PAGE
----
The world may be shrinking, but the global economic pie just keeps getting bigger. In 1980, the U.S. accounted for more than a quarter of the world’s GDP. Today, it’s less than 20 percent, and by the middle of the 21st century, the U.S. percentage of the global GDP will be in single digits. And America isn’t falling behind—the rest of the world just keeps growing. This presents U.S. companies with tremendous international growth opportunities, and the U.S. Middle Market is primed to take advantage.
Womble Carlyle (and the National Center for the Middle Market) defines middle market companies as those companies with annual revenues of between $10 million and $1 billion. Based on that criterion, the middle market contains a wide swath of companies in nearly every economic vertical, including technology, consumer goods, manufacturing and law. Moreover, middle market companies employ approximately one in three working Americans in the private sector and the number is increasing as innovation continues in the Information Age. Additionally, middle market companies in this country are now becoming part of the global economy as technology reduces economic barriers. The firm’s global capabilities have grown as well, offering middle market clients a team of attorneys with experience in cross-border transactions and access to Lex Mundi partner firms.
At Womble Carlyle, we are aware of the emergence of the middle market but then again we have always worked well with middle market companies, even before there was such a term or a designation based on annual revenue.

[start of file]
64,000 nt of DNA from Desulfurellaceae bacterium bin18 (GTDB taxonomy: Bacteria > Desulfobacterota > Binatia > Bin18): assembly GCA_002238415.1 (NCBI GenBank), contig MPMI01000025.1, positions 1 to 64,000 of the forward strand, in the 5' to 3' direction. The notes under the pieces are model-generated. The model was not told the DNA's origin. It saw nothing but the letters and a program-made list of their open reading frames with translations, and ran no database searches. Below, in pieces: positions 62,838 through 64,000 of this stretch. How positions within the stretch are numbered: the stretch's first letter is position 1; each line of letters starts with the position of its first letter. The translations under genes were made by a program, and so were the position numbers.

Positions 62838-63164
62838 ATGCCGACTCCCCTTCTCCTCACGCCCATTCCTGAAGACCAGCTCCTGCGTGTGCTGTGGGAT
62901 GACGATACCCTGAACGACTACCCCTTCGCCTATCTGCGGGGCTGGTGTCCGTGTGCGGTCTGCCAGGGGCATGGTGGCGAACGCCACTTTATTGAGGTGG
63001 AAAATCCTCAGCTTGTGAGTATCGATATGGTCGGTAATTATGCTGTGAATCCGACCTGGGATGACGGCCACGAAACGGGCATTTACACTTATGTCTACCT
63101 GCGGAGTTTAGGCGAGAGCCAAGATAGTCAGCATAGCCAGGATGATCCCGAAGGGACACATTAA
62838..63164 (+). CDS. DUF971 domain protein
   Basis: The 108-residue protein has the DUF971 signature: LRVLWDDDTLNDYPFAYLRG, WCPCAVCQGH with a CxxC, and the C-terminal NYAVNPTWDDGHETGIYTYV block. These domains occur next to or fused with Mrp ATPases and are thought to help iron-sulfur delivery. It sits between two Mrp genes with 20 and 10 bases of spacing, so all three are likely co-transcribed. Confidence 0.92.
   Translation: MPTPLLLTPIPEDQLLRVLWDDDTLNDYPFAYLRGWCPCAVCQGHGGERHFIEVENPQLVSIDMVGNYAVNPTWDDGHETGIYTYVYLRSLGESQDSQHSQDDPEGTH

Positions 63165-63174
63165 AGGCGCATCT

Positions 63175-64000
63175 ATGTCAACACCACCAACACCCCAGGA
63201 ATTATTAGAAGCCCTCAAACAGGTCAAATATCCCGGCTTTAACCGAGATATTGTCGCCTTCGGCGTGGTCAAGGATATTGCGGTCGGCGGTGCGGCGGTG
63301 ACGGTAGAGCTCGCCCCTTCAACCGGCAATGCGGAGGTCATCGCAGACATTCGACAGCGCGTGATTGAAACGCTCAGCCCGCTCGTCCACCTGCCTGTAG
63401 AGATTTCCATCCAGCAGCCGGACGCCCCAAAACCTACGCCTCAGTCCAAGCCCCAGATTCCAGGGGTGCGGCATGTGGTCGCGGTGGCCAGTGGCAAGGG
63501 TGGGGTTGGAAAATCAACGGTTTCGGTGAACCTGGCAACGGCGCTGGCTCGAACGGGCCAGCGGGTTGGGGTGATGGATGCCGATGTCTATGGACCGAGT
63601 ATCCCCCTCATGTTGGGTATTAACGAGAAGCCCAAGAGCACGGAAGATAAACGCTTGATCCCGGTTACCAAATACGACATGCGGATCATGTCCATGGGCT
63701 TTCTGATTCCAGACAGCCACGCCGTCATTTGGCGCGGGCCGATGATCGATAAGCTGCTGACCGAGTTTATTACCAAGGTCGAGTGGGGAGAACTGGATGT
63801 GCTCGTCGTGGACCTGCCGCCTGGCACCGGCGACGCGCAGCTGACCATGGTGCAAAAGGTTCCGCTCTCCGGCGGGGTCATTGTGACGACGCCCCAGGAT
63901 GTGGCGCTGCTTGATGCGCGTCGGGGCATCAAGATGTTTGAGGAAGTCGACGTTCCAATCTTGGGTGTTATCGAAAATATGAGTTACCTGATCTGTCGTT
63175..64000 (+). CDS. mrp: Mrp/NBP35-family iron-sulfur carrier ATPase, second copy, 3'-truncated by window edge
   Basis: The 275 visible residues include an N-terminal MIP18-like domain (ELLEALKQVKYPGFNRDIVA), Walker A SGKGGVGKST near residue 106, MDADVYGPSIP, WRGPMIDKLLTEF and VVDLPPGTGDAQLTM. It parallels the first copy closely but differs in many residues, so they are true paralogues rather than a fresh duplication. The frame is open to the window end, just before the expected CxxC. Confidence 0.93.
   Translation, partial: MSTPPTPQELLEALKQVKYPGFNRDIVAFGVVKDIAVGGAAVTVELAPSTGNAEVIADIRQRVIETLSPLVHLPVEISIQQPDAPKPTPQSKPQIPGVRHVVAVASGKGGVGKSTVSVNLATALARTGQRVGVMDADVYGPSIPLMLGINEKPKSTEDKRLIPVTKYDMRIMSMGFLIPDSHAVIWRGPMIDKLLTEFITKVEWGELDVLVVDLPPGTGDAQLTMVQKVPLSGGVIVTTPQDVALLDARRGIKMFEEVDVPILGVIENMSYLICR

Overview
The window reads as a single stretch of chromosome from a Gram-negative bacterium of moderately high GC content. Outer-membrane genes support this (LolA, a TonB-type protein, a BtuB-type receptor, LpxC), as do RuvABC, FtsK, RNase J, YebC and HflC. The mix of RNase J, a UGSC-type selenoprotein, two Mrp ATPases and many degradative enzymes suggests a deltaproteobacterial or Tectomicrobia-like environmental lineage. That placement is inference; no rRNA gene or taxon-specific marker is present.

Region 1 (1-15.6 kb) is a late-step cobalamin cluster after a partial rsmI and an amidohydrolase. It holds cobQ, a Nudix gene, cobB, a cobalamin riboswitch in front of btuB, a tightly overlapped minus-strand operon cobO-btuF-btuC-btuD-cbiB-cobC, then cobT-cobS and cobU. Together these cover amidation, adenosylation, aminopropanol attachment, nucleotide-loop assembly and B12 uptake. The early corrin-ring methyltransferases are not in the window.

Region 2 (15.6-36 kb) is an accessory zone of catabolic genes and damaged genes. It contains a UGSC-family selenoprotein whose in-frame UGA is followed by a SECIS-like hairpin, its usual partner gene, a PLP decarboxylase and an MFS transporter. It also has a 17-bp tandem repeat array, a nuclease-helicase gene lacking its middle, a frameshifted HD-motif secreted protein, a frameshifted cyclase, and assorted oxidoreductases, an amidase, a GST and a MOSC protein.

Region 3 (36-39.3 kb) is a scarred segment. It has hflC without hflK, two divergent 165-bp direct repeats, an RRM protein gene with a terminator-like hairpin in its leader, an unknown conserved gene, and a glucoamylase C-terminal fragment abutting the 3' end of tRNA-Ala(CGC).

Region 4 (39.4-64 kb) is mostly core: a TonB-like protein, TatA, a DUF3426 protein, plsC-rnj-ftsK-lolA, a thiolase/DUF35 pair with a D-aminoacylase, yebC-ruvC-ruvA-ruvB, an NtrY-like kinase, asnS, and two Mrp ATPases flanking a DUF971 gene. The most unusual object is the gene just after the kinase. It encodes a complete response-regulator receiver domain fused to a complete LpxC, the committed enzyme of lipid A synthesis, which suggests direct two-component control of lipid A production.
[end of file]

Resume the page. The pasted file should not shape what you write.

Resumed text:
The following video is the first installment of a series called Get to Know Us. It features a glimpse into the life of Chris Geis, an attorney in the firm’s Winston-Salem office. We wanted you to know more about Chris because he epitomizes and lives the firm’s stated core values:
Devotion to Clients
Respect for the Individual
Values that the firm’s attorneys bring to all of their relationships with legal service buyers at middle market companies.
Whether you are a dog-lover, cat-lover or horse-lover, we can all agree that pet owners consider pets to be integral parts of their families. And what matters to our clients matters to us.
That’s the spirit behind Womble Carlyle’s new Get to Know Us social media campaign, which is designed to bring the firm’s attorneys closer to clients and colleagues. This fun, photo-centric effort features our lawyers and staff in candid photos with their beloved pets. We’ve also invited clients and friends of the firm (both furry and otherwise) to get in on the act.
Deep, meaningful relationships are critical to our business, and for animal lovers, their pets are important parts of their lives. It’s one of many small steps, but by connecting on a personal level, we aim to better understand the people we serve.
So join us on Instagram and Facebook, and get to know Cookie the dog, Raven the horse, Sweatshirt the cat and many of Winston’s other friends!